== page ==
So what's the proper way to break in the rotor??
Ride it. Rotors don't need break in. As for the original post. The difference between floater and solid is best explained on motostuff.com site. Basically moto adopted the floater system from road race bikes. Floating rotors allow heat to dissipate faster., but mx front brakes don't generate enough heat for this to make a difference. Also on road bikes the caliper is solid mounted to the forks so the floating allows for flex in the rotor. Mx calipers are the opposite so in mx the caliper and the rotor both move causing less braking force.
Been using the Galfer 270 and SS line on my bikes, makes a big difference. But stock yami sucks anyways.. just getting a decent set of pads will make the bike stop better.
Heat cycle. Bring the bike up to speed in first, hit the brake. Ride around for a bit to let the rotor cool, then do the same thing. Being bike up to speed, etc etc. You need to set the pads into the rotor. After about 5 times you should be good to go. They will get a bit more powerful throughout a ride too...
Floating rotors do not dissipate heat any better, and in fact maybe worse, being that they don't have a direct conductive path to the hub. What floating does is it prevents, or helps prevent, the rotor from loosing its flatness when it gets hot by not binding it to a rigid center. It also allows a rotor that may actually be deformed by heat to move around on its center so that it tracks straight through the caliper in spite of slight distortions.
"Break in" for brakes is 95% for the benefit of the pads. The rotor doesn't really care.
So just ride it . Cool
Here is a few more
Did just that last year...
Did just that last year...
Link goes to a flywheel weight for sale for some reason. I'm assuming you have to change at least the brake line along with the caliper due to the banjo being located differently, right?
Just curious, when you squeeze the lever with your kit, can you look down and see the rotor move a couple mm inwards? I'm concerned the O/S kit on mine has something squirrely with the alignment, or the pins aren't sliding freely.
Caliper gets moved with a bracket, brake line uses same dimensions.
I use the tusk on my 14 yz450 and have been very happy with it. Noticeably better than stock.
If you ever plan on running a headlight, I suggest buying a brake line for a wr. I had a heck of a time trying to route the oem line around the light until I bought the longer wr line.
I have been running the Tusk 270mm rotor for a year now, was hesitant on the brand but most of the "Tusk" rebranded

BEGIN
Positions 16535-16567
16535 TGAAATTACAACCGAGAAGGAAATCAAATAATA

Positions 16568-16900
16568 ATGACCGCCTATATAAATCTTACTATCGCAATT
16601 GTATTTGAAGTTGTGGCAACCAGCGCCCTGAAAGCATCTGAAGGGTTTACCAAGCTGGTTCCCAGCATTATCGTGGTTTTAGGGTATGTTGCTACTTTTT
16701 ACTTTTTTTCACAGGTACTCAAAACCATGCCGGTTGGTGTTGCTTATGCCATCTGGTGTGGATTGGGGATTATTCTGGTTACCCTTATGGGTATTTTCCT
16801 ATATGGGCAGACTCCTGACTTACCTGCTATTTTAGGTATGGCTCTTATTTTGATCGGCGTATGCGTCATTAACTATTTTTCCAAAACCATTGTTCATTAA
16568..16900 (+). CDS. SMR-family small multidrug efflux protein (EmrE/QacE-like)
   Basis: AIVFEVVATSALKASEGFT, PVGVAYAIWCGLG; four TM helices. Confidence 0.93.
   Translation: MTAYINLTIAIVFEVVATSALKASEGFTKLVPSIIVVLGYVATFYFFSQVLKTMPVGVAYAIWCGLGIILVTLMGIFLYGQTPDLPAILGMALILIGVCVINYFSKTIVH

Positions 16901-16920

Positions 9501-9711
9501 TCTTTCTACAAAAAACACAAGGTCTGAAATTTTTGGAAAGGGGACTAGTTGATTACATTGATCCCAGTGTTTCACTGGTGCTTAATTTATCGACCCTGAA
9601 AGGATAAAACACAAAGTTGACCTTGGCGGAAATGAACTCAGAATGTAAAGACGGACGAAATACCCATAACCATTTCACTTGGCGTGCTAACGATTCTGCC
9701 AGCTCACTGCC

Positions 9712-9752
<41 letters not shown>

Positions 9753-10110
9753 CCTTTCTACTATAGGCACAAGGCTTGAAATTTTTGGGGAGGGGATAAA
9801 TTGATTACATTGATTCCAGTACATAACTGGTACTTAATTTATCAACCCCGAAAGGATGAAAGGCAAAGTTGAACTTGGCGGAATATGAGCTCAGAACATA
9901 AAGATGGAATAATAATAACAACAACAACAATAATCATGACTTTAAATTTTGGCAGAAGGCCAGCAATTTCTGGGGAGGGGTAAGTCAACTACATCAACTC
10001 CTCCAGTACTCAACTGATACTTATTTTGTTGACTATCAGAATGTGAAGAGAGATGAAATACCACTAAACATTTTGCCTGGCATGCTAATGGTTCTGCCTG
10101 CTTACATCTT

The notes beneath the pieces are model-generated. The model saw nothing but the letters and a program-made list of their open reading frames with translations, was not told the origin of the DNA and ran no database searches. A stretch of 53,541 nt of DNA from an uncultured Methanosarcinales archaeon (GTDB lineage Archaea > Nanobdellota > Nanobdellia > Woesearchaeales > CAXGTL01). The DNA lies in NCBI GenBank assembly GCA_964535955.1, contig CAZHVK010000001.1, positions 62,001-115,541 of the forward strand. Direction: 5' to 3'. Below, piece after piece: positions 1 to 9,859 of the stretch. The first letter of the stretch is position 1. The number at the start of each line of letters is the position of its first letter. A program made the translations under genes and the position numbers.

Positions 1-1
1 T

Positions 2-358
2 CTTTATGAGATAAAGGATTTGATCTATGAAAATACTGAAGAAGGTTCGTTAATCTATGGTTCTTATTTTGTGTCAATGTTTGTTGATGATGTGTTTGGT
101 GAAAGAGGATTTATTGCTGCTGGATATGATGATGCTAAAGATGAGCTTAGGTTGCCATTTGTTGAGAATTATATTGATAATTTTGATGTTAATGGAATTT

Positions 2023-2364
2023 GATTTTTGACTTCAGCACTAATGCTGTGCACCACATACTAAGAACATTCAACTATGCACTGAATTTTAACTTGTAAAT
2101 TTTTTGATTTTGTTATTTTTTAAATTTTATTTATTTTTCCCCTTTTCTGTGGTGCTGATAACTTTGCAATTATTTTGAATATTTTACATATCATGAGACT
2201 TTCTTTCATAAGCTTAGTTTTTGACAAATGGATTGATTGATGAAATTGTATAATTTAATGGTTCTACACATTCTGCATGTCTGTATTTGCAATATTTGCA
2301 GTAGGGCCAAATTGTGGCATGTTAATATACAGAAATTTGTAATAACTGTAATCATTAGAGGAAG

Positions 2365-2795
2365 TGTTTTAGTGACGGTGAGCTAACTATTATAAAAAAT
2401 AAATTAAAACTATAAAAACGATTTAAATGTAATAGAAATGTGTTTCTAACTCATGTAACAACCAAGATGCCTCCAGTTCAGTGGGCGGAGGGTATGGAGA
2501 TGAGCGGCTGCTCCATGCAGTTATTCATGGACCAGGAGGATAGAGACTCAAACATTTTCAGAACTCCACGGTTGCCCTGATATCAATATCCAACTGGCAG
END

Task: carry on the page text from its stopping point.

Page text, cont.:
parts have proven to be very very good.. (Tusk tools.. pass, they are poor)
Cost was the main reason (needed 2 fronts and one rear)
I just ordered the Galfer kit and some Galfer pads, can't wait to get it installed and see how it works!
I thought about the Tusk, and it had some good reviews, but decided to go with the Galfer kit even though it wasn't a floating setup. Looks great, has great reviews, and should work great for a vet guy like me.
Edit: Must have got it just before the $120 sale ended, looks like it's $135 now from Rocky Mountain. Sweet.
I've read posts that the stock front line (mine is a 2014) is stainless, and others that said that it isn't. I believe I read a post where grayracer513 said that it was, so I believe it.
If it is, but most people say to replace it, is it because it is ss but just not high quality? One thing that can typically be said for OEM is that it is high quality, so a bit confused I guess. Is the stock like ok, or should it be replaced?
Apparently, they actually are not braided stainless wound. They are a very high quality hose, however, and unless they get old and tired, switching to SS doesn't make an enormous difference on a newer bike.
Thanks, good info.
I'll try the rotor out and go stainless if I feel the need. The odds are that at my level I won't need to.
I'm waiting for my 280mm moto stuff oversized kit to come in the mail pretty keen to see how much of a difference it makes never had an oversized rotor on any of my bikes
280mm, wow. I only went to a 270mm kit. Sweet.
I'm looking forward to trying mine out. My only previous experience was the brake upgrade I did on my 2000 KX500. I went with an EBC 280mm kit, along with sintered race pads and a Ride Engineering CR-style ss line. Wow, what a difference on the old technology that came on that bike.
Our bikes have better brakes, so I expect it to be better, but not as much of a difference as my KX500 had.
Yer got it for a bargain put it on tonight so will try it out tomorrow see if it makes much of a difference
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